Green Living

This couple gets honest about what it’s like to live in a shipping container

They call it The Can House – a compact family home built inside a ’can’ or shipping container lined with warm plywood, clever storage and ingenious ideas

Meet + greet

Kimberly Andrews, 33 (clothing designer and children’s book creator), James Innes, 34 (clothing designer), and Nova, 7 months.

Kimberly’s top 3 ways to go eco

  1. Live and build small – this reduces heating needs, building materials and waste.
  2. Try to buy only what you need. When you do buy, choose quality over quantity.
  3. Buy reusable items – wax food wrap, reusable nappies, cloth shopping bags etc.

Honesty box

What areas of your home did you save on? Splurge on? Kimberly: We saved money by buying most of our big-ticket items secondhand. We splurged on birch plywood for the kitchen cabinetry.

Best lessons learned? Building with shipping containers is hard! All the people and professionals we worked with on this build had never worked with containers, so we all learned on the job.

What would you never do again? We’d probably avoid installing the windows ourselves.

Any disasters? Our window flashings hadn’t been fully welded, so we had leaks. But quick action and new flashings meant we avoided any damage.

What’s one thing you’d change about your home if you could? We would go for thermally broken windows, rather than just double glazed, because they reduce heat loss by about 20 percent.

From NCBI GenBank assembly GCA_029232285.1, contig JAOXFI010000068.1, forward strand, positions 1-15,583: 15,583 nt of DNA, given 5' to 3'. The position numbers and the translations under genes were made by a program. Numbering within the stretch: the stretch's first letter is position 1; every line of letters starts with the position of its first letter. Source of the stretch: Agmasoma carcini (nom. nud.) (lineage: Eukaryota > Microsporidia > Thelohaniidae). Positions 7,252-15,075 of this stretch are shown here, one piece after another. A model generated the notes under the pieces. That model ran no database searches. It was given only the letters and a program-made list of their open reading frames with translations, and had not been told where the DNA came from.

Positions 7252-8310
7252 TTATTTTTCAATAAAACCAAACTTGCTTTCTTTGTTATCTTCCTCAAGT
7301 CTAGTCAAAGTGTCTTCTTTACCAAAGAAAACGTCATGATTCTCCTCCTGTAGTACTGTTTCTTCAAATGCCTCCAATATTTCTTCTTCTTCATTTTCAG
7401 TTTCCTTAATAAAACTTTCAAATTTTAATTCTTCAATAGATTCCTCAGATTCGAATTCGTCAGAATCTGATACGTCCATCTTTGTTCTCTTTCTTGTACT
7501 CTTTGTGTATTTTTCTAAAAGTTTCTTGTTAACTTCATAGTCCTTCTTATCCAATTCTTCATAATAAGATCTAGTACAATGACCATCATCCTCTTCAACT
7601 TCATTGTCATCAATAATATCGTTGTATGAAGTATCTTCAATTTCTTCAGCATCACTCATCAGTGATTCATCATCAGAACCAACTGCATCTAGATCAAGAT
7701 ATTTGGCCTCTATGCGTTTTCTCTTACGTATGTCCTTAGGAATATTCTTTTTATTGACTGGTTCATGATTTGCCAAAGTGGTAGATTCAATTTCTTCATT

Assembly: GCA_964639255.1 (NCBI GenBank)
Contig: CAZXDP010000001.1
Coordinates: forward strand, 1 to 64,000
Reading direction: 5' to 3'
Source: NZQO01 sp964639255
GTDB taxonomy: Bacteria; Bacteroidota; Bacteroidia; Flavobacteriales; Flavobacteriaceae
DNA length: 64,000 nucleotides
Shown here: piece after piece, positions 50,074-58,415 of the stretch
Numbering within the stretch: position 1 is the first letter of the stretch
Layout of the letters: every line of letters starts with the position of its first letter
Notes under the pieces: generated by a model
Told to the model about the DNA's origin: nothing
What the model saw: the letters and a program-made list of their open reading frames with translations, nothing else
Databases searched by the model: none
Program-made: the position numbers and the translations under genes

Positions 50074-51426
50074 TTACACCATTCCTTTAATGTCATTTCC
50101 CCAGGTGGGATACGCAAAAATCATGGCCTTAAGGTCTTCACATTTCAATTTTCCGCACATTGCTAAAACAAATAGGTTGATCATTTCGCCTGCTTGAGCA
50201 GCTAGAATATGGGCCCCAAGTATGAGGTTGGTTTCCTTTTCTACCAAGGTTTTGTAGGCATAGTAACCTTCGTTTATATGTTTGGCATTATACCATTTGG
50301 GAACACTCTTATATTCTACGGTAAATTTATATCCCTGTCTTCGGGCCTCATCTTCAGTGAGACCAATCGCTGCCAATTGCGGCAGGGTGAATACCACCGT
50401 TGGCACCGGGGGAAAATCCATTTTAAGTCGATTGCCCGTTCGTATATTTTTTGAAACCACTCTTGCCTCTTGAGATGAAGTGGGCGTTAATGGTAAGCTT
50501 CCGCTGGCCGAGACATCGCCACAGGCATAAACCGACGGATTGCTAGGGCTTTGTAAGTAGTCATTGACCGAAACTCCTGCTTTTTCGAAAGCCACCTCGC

Most memorable experience in your home? Bringing Nova home from the birthing centre and showing her around her new home. She was a December baby so we put her under the Christmas tree for a photo – the best present ever.

Budget

Our full spend was around $100,000, including all plumbing, trenching, structural engineering, furniture and the purchase and moving of the container. It also includes laying foundations under the bottom two containers to get it fully consented. This budget meant we were able to build within our means; we couldn’t have afforded to build our own house otherwise. We’re mortgage free right now, but will get one when we buy the subdivided plot from my parents.

See more of the tiny home below


Photography by: Anna Briggs.

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